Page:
Benifuki White and Benifuki Black

I was recently watching a live Instagram video of Jeff at and the subject of white tea came up. So I looked at their offerings and noticed the Benifuki white was a Japanese white tea. I had never heard of Japanese white tea before, so I had to try it. I wanted to order some Benifuki black as well, but it was out of stock. But it must have been my lucky day, because when my order arrived, it contained a sample of Benifuki black! I just had to drink these two together to see what kind of differences and similarities they had. Benifuki is a cultivar of tea in Japan that is traditionally used to make black tea, or Wakocha. I have only had one other Wakocha before, and it was a smoked tea, so I was pretty excited to try this one too.

The description of Benifuki white from the Unytea website says:   This years production was made solely for UNYtea and i could be more proud to present this stunning white tea made from a very old cultivar.The Benifuki cultivar was originally developed for Japanese black tea production known as “wakocha.” Benifuki Black is known as a “medicinal tea” that is excellent for the sinuses. Though I have yet to test this medicinal effect, I am intrigued nonetheless. I can see some flavor note similarities between the white and black versions of this tea, but i think the white takes the cake.

I used 4 grams of each tea. 190F water for the white and 200F water for the black. 25 seconds + 5 for white, and 15 seconds + 5 for black.

I’ll start with the white. The first infusion was thick and syrupy like other white teas I have had, with a melon like sweetness and dry grass taste to it. It was very soothing and thick. The second infusion was less sweet but still had some fruity notes. Kind of like a melon rind. It reminded of being in the grocery store while they are cutting up cantaloupes to sell in slices. I noticed it was very calming to drink this tea.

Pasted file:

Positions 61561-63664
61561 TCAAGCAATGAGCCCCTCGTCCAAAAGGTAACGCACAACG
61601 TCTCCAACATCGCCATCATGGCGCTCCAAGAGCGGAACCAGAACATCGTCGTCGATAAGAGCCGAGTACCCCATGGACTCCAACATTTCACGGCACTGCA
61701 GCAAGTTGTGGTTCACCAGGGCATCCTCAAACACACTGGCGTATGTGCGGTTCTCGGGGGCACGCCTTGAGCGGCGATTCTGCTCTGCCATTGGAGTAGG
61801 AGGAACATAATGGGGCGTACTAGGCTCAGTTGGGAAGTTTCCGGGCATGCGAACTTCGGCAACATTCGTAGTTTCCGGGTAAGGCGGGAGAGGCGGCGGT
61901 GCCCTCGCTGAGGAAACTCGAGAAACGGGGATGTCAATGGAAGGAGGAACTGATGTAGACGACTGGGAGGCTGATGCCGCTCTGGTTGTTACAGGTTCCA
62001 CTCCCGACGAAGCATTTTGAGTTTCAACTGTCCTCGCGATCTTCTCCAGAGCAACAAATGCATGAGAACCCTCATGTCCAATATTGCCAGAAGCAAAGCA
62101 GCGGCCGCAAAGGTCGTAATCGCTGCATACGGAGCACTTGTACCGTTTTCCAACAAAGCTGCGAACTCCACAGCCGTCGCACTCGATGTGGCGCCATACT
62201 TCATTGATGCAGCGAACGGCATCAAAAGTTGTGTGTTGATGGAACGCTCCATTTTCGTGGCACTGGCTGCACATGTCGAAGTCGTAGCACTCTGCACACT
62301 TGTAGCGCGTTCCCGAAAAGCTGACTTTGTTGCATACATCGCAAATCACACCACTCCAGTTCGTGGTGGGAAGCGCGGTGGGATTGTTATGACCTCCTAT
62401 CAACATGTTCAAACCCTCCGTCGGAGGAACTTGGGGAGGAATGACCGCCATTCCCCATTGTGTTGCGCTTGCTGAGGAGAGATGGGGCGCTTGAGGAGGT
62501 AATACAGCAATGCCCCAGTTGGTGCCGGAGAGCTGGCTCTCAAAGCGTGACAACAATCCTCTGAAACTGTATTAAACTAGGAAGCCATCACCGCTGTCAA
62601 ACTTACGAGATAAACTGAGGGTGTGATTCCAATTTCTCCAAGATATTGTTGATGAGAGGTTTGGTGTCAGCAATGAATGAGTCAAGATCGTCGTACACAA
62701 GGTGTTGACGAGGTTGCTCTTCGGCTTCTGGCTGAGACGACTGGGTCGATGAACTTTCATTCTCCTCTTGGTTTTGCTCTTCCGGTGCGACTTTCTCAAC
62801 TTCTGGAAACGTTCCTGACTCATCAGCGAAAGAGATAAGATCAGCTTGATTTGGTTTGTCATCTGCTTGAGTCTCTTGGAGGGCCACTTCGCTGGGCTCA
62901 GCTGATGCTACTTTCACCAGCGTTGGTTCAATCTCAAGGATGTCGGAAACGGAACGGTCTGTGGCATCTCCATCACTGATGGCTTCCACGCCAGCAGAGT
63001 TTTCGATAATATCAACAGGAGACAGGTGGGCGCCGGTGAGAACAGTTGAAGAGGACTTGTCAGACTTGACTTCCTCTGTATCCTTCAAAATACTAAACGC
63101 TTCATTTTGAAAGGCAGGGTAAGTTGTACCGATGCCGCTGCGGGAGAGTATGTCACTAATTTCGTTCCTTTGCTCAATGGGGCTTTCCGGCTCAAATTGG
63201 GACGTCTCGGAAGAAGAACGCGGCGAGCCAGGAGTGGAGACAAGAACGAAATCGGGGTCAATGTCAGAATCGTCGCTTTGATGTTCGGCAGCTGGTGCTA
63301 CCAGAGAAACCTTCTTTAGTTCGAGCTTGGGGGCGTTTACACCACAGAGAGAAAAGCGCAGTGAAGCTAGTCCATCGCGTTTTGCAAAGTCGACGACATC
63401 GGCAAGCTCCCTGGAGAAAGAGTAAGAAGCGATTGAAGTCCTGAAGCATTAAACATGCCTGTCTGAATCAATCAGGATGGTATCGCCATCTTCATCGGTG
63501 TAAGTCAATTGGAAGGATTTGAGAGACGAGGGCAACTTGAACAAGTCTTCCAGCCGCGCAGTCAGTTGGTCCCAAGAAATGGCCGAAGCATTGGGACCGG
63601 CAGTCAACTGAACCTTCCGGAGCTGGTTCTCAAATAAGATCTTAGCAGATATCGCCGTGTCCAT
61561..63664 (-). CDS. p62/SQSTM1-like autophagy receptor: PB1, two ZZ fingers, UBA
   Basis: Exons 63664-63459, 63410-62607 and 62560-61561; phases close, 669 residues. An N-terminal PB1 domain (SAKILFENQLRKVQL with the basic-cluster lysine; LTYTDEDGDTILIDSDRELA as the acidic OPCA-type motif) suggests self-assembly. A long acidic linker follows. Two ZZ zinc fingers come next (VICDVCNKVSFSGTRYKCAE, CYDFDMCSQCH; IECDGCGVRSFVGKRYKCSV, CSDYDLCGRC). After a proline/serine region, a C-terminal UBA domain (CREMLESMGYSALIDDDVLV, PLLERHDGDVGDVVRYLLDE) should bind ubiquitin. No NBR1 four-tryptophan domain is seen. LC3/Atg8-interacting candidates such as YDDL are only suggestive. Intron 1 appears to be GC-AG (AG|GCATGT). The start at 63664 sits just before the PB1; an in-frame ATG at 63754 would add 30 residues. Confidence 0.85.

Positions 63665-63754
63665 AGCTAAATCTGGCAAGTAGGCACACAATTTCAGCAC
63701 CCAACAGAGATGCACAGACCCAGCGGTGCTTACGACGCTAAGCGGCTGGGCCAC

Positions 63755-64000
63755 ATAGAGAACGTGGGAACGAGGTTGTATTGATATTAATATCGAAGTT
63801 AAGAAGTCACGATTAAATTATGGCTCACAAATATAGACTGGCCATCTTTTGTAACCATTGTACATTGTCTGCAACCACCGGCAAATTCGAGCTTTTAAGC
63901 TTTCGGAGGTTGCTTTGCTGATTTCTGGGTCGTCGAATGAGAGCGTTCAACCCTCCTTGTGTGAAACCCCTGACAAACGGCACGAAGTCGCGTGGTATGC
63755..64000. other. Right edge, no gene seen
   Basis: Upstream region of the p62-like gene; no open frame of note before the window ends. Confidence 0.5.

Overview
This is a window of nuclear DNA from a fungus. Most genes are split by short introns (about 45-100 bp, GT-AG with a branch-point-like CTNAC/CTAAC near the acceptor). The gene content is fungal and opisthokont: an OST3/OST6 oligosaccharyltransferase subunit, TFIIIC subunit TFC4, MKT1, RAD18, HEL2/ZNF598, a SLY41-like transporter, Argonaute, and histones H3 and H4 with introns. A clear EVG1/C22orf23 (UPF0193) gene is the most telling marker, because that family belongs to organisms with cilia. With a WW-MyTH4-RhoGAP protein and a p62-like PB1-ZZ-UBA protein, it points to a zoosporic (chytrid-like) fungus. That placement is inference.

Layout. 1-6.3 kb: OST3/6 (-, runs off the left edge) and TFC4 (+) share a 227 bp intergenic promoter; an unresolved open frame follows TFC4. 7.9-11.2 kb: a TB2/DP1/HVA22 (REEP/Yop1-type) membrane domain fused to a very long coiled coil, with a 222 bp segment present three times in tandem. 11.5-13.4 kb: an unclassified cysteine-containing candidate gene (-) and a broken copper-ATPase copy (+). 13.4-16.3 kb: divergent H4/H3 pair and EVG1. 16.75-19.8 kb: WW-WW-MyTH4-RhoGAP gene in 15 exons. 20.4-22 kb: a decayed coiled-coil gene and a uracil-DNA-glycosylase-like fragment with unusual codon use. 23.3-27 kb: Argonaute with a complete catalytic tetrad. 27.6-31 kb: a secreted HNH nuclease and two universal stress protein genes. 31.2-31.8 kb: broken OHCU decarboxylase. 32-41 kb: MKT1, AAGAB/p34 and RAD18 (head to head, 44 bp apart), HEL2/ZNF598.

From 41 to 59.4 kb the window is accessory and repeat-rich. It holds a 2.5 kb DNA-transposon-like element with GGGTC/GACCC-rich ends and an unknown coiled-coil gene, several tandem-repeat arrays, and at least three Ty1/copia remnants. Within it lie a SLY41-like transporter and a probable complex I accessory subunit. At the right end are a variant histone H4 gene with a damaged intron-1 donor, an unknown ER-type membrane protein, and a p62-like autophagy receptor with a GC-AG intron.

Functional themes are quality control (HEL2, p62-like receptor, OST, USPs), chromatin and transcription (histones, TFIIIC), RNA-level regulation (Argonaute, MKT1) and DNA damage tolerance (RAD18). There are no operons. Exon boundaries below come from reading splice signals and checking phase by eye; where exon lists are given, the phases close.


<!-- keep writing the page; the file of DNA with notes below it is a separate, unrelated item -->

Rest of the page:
On the third infusion I picked up a slight floral note, which I haven’t really had from white tea before, so that was surprising, but also very good. The fourth was similar to the third. But on the fifth, I got a slight bit of cherry tart flavor. I really enjoyed this tea and will be cold brewing the spent leaves tonight.

Now for the black. The tastes on this one didn’t change throughout the session. There was a fruity sweetness to it and some spice. I don’t pick up spice in tea very much, so this was interesting and exciting. It was like pepper but more than just pepper. I honestly don’t eat a lot of spices so I can’t tell you which ones, but I can say that I liked it. This tea was also energizing to drink. It was exciting and it made me want to get up and do things, whereas the white made me want to relax.

Overall, both of these teas were excellent and I would recommend getting them both if you get a chance. I really like the idea of Wakocha and I have enjoyed the two that I have tried to far.

Jeff, the owner of Unytea is very active on IG and very responsive and helpful if you have any questions. Shipping was cheap and fast. I am impressed and will order from them again in the future.

Now for the price. Starting with the white. This is currently listed at 25 grams for $11.50. I did 5 infusions, but you can probably do more. Let’s use 5 here though. They recommend 5 grams per 100 ml, so lets say that’s an even 5 sessions per bag. That’s $2.30 per session. 5 infusions per session comes to $.46 per cup. That is a bit on the expensive side but again you could get more than 5 infusions. I believe this is the only place you can get a Benifuki white, so $.46 a cup for something that rare is really not a bad price at all. It’s still cheaper than any other drink you can buy.

The black is listed at $6.00 for 25 grams. At 4 grams per session that is 6 sessions per bag. That comes to $1.00 per session even. At 6 infusions per session that is $.17 per cup and that is an absolute deal! It’s currently sold out but keep an eye out for more of it. I will be doing the same.

You can order the white tea here.

Happy Steeping my friends. Cheers.

2 thoughts on “Benifuki White and Benifuki Black

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